IE probably never
IE is a dead product, it'll probably stay doing what it's currently doing unless there's some major security issue forcing Microsoft to issue a special security update to disable CN validation.
Firefox already there
Firefox already no longer recognize CN for new certificates signed by public PKIs, (deadline was anything issued on/after 2016-08-23) but still allow fallback to CN for non-built in CAs. Since Firefox is an open source product, for items like these, removing CN support likely will require a volunteer that actually goes forward to provide a patch to implement the removal, and such patch likely will only get merged if retaining any CN support is preventing some other major improvements to Firefox or the web/PKI infrastructure as a whole. There's really no big hurry for this removal, as keeping it around doesn't seem to prevent anyone from doing what they need to do at the moment, and the current solution of differentiating built in and imported certificate seems to satisfy Firefox's users for the moment.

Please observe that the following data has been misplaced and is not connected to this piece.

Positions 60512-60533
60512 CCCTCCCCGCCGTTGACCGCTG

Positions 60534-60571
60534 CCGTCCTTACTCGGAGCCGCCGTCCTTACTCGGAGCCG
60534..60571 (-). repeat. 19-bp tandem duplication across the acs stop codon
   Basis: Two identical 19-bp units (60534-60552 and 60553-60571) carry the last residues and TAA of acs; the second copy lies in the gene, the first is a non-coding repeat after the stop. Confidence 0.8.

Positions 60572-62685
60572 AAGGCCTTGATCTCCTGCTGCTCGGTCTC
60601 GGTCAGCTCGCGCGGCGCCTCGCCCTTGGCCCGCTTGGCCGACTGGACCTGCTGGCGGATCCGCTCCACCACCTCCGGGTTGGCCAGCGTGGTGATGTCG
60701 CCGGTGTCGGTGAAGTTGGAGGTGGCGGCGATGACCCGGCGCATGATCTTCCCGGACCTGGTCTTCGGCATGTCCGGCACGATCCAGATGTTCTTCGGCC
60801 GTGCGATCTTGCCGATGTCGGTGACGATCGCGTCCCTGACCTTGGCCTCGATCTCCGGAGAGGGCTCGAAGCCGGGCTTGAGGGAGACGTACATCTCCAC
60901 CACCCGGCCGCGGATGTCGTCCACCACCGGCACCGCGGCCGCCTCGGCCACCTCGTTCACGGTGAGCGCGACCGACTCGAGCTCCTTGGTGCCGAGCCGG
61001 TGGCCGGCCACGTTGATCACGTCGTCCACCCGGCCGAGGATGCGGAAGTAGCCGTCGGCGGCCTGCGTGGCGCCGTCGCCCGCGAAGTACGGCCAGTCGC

Edge and Safari are a Microsoft's and Apple's products, keeping or removing support likely will depend in their respective commercial influences.
Further reading/tracking: ChromeStatus
So far, according to ChromeStatus: Support for commonName matching in Certificates, there doesn't seem to be any public communication from Microsoft and Apple for this topic.